The NCAA is in control of the future of how its student-athletes play out. The governing body of all collegiate sports will now be tasked with figuring out how to handle the eligibility of the student-athletes under its umbrella in this time of crisis.

On March 13, the eight-member NCAA Division I Council announced that it would be allowing eligibility relief that was “appropriate for all Division I student-athletes who participated in spring sports.” The council is set to vote on the matter of eligibility relief on March 30.

 While this relief is beneficial for spring sport athletes, wrestling is under the classification of a winter sport. During its discussion, the council plans to address how to support winter sports athletes who also had their season swept from underneath them, but there have been reports that it is unlikely they will be granted another year of eligibility.

This means that four of the five wrestlers will not only have to wait another year to have an opportunity to become All-Americans and battle for a national championship, but this season was all for naught. And for Hokit, an All-American in 2019, this year’s tournament was his last chance for the senior to become a national champion. He was robbed of one final match as a Bulldog.

“I’ve talked to some of my teammates about the situation and there is not much to do or say about it but just, ‘I’m sorry for what happened and I’m here if you need me,’” said Gaxiola. “It’s [not competing] been tough for my teammates who qualified because for most of us it was going to be our first time competing at the national tournament and for us not even going to see the arena we were going to compete in is just a heartbreaker for us.”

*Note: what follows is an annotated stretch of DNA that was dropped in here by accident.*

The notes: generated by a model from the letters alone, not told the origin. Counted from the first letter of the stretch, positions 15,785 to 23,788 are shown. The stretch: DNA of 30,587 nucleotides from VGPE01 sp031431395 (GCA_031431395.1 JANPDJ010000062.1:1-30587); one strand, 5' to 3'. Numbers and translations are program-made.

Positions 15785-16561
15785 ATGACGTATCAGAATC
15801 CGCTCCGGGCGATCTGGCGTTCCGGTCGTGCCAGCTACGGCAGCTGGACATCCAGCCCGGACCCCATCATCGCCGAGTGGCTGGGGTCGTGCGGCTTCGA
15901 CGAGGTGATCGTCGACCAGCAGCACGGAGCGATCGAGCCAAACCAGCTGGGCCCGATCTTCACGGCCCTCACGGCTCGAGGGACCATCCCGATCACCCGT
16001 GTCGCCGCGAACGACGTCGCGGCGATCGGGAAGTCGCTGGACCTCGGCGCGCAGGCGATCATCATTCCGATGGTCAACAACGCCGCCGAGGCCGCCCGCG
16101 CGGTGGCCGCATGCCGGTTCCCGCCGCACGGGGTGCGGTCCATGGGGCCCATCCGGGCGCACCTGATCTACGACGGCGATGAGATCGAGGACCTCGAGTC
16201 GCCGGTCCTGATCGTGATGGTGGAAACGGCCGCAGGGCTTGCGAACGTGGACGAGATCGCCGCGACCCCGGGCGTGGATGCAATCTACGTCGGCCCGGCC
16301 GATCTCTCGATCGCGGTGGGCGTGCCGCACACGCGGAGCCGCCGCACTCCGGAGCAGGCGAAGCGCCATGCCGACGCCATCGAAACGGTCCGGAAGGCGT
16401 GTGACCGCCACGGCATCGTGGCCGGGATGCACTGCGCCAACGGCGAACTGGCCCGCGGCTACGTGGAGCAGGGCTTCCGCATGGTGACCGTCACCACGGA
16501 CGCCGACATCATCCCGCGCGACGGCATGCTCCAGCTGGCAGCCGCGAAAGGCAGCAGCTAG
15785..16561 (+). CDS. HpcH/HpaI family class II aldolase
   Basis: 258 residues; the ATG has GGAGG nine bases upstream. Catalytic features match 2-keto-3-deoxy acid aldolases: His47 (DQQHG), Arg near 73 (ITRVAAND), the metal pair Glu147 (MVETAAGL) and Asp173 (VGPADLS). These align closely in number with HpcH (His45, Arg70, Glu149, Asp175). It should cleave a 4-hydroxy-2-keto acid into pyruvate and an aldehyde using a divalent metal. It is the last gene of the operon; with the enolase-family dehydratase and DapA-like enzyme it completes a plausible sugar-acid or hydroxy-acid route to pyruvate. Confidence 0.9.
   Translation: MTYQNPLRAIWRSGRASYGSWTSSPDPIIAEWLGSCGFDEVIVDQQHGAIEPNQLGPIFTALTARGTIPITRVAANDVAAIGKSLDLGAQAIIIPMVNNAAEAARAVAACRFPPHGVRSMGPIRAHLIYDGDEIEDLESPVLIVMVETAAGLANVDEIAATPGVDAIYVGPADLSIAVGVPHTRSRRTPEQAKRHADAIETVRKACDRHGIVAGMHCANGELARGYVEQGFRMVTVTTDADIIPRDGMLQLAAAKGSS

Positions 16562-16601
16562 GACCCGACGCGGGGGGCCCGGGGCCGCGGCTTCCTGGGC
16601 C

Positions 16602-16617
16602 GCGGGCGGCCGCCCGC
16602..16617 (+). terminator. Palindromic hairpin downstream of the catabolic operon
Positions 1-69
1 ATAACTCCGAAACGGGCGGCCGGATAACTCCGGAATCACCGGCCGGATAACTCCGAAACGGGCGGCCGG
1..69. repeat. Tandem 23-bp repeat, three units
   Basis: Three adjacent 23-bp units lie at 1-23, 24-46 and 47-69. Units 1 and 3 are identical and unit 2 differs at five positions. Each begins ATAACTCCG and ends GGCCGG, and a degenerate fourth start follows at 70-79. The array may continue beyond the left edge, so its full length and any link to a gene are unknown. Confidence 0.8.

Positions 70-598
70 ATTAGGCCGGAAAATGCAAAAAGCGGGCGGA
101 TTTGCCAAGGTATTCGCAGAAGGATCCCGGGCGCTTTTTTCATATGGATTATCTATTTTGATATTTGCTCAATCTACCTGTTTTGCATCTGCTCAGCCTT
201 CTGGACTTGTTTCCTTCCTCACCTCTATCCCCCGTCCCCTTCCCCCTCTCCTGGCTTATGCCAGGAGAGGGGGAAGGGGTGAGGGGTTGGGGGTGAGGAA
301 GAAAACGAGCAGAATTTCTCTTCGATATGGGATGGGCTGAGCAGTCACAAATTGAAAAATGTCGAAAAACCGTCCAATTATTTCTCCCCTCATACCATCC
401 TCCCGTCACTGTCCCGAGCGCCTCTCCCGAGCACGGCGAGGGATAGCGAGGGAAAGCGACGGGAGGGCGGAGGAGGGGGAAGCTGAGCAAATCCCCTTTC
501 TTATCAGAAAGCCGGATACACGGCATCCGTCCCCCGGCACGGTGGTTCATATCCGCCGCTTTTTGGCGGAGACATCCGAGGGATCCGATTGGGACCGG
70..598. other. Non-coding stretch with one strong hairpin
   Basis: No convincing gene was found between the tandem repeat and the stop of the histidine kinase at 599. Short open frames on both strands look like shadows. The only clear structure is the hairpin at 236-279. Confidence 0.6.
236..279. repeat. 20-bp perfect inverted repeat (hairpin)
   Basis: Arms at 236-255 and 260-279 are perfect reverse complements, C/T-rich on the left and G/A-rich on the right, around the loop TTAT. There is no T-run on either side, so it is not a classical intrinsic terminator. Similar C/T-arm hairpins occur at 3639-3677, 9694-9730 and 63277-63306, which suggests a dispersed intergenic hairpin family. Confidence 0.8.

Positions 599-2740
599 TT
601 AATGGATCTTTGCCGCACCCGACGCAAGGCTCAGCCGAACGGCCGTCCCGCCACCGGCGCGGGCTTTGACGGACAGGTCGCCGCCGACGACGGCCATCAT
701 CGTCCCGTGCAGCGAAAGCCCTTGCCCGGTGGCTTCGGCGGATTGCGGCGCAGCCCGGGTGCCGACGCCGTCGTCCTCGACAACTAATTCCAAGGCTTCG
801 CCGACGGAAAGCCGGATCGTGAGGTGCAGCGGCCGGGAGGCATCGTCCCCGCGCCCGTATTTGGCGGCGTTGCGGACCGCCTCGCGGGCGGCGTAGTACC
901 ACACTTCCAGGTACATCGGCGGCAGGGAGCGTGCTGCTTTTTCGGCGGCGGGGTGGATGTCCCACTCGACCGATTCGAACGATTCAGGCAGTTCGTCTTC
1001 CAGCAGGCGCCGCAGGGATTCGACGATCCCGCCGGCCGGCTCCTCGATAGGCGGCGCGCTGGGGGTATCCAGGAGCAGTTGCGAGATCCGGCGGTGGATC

Wright is in the camp that, although it is great that the spring sports may get an opportunity for another year of eligibility, he believes that those in the winter sports should also be given that luxury or at the very least, all of the NCAA qualifiers.

 “..I’m sorry, but we don’t compete in a regular season to not have a championship tournament to find out who is the best…Without a championship, the season is incomplete and so is the history of the tournament,” Wright said. “As a result, I believe it is necessary qualifiers of all championship winter sports should get a year of eligibility back, if the NCAA cared about the student-athletes that are what they would do.”

Around the country, there is a consensus that many athletes at the high school, collegiate and professional level had their seasons and for some, the apex of their career, taken away from them. But there is also an understanding that the current concerns of COVID-19 supersede sports.